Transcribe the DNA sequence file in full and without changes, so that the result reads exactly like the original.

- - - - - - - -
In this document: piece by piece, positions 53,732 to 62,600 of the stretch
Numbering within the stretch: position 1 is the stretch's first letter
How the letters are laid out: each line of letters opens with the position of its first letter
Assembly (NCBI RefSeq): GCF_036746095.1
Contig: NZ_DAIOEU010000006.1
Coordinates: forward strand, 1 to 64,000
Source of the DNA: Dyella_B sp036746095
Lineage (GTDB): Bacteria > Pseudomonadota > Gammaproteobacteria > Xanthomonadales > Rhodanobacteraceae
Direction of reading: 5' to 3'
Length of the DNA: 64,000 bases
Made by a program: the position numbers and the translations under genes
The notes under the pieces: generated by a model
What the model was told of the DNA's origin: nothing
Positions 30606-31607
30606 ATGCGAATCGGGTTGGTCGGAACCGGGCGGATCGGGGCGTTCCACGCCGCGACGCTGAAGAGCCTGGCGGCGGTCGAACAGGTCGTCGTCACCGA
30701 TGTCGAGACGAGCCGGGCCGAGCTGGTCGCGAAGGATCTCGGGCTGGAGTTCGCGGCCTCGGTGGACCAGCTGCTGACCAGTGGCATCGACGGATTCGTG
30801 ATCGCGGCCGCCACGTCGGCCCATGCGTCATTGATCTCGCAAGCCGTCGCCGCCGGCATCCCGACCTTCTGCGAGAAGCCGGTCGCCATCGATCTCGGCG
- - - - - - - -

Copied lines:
In this document: piece by piece, positions 53,732 to 62,600 of the stretch
Numbering within the stretch: position 1 is the stretch's first letter
How the letters are laid out: each line of letters opens with the position of its first letter
Assembly (NCBI RefSeq): GCF_036746095.1
Contig: NZ_DAIOEU010000006.1
Coordinates: forward strand, 1 to 64,000
Source of the DNA: Dyella_B sp036746095
Lineage (GTDB): Bacteria > Pseudomonadota > Gammaproteobacteria > Xanthomonadales > Rhodanobacteraceae
Direction of reading: 5' to 3'
Length of the DNA: 64,000 bases
Made by a program: the position numbers and the translations under genes
The notes under the pieces: generated by a model
What the model was told of the DNA's origin: nothing
Positions 30606-31607
30606 ATGCGAATCGGGTTGGTCGGAACCGGGCGGATCGGGGCGTTCCACGCCGCGACGCTGAAGAGCCTGGCGGCGGTCGAACAGGTCGTCGTCACCGA
30701 TGTCGAGACGAGCCGGGCCGAGCTGGTCGCGAAGGATCTCGGGCTGGAGTTCGCGGCCTCGGTGGACCAGCTGCTGACCAGTGGCATCGACGGATTCGTG
30801 ATCGCGGCCGCCACGTCGGCCCATGCGTCATTGATCTCGCAAGCCGTCGCCGCCGGCATCCCGACCTTCTGCGAGAAGCCGGTCGCCATCGATCTCGGCG